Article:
• Sperm whales recent comprehensive studies
indicate no strong overt responses Marine Fish
• Beaked whales, no data; inhabit deep offshore • Airgun energy <2 m away can damage/kill eggs
waters and larvae (natural mortality of eggs & larvae
Concern: beaked whales appear sensitive to >99%)
sonar sounds, but nothing is known about effects • Airgun pulses >180 dB (rms) can damage
of airgun sounds; dolphins and porpoises do not snapper ears
always avoid the safety zone
• Studies of freshwater species: no lasting damage
• Some move away from seismic sounds
Baleen Whales (Large whales such as Gray, Blue, and Fin) Concern: seismic may impact spawning and
Pinnipeds Systematic studies of humpback, bowhead, gray whales: migration, scare fish away from fishing areas
(Seals, Sea • Most avoid by 3-8 km (migrating bowheads by up to 35 km)
Lions)
• Some indication of slight avoidance & behavior • Some approach
changes • Most sensitive during migration, but migration/feeding continues Marine
• Radio tagging work indicates stronger (but Invertebrates
temporary) avoidance than is evident from • Respiratory changes
visual observations • Impacts presumed to be low and physiological
• Avoidance is usually localized, short-term
Concern: pinnipeds do not always avoid the • No mortality or impact on crab eggs or females
safety zone Concern: most baleen whales are endangered or threatened and are especially Concern: effects largely unknown
sensitive to low-frequency sounds
National Science Foundation Marine Seismic Research Program
Programmatic EIS/OEIS
Monitoring and Mitigation
Monitoring and mitigation are conducted to minimize and avoid (as possible) potential effects of seismic operations on marine
mammals and sea turtles
Below are examples of how NSF-funded seismic studies have been incorporating monitoring and mitigation into their geophysical
research programs conducted from aboard seismic vessels

Monitoring The passive acoustic
listening station used by
Visual observations marine mammal
observers below deck in
With naked eye and “reticle” and “big-eye” binoculars the science lab aboard
the R/V Maurice Ewing.
During all daytime seismic operations The biologist on duty
listens for live sounds
During some nighttime operations (e.g., ramp up) of marine mammals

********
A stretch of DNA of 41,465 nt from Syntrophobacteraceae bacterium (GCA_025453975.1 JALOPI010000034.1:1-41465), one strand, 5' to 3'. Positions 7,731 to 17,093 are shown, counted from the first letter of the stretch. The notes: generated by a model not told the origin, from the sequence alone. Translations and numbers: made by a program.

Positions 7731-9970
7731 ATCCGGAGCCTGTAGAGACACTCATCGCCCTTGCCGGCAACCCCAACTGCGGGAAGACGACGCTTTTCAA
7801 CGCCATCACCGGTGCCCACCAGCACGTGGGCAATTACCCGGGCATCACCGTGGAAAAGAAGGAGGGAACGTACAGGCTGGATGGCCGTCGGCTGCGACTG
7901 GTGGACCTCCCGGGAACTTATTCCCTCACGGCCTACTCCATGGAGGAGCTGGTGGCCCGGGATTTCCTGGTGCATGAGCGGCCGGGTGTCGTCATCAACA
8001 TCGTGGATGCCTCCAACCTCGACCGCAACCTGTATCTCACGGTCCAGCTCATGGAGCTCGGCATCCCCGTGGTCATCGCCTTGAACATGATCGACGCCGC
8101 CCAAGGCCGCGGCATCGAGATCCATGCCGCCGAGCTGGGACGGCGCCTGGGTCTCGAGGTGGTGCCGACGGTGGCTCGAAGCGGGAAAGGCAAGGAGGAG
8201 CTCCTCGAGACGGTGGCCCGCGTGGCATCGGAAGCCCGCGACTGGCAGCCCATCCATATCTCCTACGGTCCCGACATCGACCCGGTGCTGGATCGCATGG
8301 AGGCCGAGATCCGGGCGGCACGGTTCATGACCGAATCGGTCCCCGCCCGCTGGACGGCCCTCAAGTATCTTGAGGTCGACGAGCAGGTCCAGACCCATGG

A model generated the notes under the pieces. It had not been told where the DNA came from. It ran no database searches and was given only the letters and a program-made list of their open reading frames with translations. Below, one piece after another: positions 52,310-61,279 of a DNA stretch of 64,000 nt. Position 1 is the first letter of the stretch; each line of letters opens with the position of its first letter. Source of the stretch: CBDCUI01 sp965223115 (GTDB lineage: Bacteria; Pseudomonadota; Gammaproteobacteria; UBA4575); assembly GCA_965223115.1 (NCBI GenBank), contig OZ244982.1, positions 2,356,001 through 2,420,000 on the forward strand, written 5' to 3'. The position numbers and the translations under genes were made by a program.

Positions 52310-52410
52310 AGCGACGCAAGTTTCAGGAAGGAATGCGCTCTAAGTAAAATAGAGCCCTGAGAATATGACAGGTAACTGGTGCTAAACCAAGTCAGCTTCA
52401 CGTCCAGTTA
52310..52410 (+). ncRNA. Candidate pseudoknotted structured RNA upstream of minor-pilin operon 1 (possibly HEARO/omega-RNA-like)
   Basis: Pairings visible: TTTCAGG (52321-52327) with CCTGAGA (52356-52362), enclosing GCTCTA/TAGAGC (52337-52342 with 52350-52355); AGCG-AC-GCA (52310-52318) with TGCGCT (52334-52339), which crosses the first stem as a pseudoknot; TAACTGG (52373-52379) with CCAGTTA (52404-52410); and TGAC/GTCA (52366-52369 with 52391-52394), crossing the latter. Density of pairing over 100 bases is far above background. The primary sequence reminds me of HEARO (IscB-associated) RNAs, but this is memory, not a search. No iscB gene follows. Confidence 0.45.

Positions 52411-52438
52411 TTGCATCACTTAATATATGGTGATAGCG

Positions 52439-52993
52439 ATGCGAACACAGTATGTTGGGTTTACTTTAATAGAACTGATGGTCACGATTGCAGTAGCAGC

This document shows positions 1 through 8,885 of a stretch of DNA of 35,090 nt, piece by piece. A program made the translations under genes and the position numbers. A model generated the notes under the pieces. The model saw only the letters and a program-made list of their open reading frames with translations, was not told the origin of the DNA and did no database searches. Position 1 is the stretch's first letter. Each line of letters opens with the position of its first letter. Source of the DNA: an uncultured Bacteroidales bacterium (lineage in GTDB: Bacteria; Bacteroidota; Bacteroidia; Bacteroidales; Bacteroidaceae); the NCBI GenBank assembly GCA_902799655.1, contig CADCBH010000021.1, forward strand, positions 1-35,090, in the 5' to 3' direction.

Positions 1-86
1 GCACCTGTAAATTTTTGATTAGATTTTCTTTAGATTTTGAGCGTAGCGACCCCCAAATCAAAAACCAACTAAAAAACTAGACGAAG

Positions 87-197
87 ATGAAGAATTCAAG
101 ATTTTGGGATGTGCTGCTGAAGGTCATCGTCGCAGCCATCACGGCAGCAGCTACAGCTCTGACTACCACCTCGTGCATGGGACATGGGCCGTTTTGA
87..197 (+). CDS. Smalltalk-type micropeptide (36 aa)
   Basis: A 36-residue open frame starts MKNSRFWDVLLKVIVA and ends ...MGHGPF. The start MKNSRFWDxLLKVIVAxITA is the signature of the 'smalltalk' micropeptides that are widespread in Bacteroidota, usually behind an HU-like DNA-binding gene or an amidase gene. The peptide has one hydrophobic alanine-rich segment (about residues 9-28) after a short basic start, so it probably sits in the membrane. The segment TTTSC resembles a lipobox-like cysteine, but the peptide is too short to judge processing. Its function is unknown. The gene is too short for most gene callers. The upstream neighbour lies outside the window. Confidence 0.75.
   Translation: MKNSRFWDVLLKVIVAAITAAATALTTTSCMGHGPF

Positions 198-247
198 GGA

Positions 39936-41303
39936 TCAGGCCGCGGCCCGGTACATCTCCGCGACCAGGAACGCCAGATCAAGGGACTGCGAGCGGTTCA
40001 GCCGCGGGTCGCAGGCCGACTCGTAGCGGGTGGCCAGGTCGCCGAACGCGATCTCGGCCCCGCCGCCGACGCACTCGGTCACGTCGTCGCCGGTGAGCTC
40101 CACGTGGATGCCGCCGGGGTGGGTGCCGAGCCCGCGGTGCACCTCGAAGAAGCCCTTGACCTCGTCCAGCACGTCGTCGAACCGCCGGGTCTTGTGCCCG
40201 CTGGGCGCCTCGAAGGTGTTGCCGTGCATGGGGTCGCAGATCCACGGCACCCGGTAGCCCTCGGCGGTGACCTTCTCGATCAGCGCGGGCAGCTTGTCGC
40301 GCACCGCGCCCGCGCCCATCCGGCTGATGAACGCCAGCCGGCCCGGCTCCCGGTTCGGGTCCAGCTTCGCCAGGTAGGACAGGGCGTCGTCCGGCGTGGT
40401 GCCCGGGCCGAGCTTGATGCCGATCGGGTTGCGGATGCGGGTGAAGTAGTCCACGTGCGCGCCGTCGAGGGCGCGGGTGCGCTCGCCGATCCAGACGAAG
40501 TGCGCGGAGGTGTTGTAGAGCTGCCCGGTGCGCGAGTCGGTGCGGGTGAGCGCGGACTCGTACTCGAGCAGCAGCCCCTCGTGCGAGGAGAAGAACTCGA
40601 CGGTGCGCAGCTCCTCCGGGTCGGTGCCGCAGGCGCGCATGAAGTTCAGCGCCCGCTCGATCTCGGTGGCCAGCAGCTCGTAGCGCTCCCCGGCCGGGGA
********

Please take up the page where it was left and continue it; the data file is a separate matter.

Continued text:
using headphones while
The observer station on the flying bridge aboard the R/V Maurice
During non-seismic periods to establish baseline data simultaneously
watching the computer
Ewing and two observers actively searching for marine mammals and
sea turtles. Two “big-eye” binoculars, handheld binoculars, and a data
Passive acoustic monitoring screen for signs of
calling animals. When
collection “desk” are used by experienced biological observers to Listen for mammal vocalizations during all day & night sounds are heard, the bearing (direction) to those sounds is determined
using a computer software program. This information is communicated
monitor and record their observations. When marine mammals or sea
turtles are seen in or near the “safety zone”, the observers immediately seismic operations when larger airgun sources are in use to the observers located on the flying bridge to aid in locating the animals
contact the airgunners to implement a power down or shut down of the when they surface.
airguns as required by the National Marine Fisheries Service. Software estimates bearings to vocalizing mammals, these
bearings are then relayed to visual observers

Noise Criteria for Mitigation Mitigation
Current NMFS position: Program design
• Cetaceans (whales) should not be exposed to pulsed sounds with
received levels ³180 dB (rms) Timing, location, avoidance of sensitive areas
Use smallest possible configuration of airguns
• Pinnipeds (seals) should not be exposed to pulsed sounds above
190 dB (rms) Special mitigations are applied as needed
• At higher levels cannot rule out hearing damage, other injury.
Ramp-up
• 180 and 190 dB (rms) radii around airgun array vary with airgun
configuration, water depth “Soft” prolonged start over 5-20 minutes
• 180 dB (rms) criterion sometimes applied for sea turtles Safety radius
Power or shut down for sightings within the radius
Updated criteria allowing for recent data on auditory effects are
being developed for marine mammals, fish, and sea turtles
Whales/dolphins/turtles (180 dB [rms])
Mitigation Based on Predicting and Modeling Effects Seals/sea lions (190 dB [rms]) An example of a decision flow chart used to aid in determining what type
of mitigation to implement for marine mammals and sea turtles while
• Goal is to estimate and predict the exposure level of marine mammals and sea turtles to seismic sounds conducting observations from aboard the R/V Maurice Ewing during a
NSF-funded 2004 marine seismic study. A flow chart is developed
• This information is used to develop appropriate mitigation to minimize exposure of marine mammals and sea turtles specifically for each project. Conditions and mitigation requirements
differ depending on a number of factors such as water depth, expected
Predicting sound levels underwater is complicated species, number and configuration of airguns, etc.

• Sound paths and received levels are affected by changes in temperature, salinity, water depth, and bottom conditions
• An animal’s exposure to sound is affected by its depth and distance from the seismic source
To address these issues in the EIS/OEIS, sophisticated acoustic propagation models will be used to predict the sound field.
These will be combined with models of animal movement that account for differences in behavior among different species.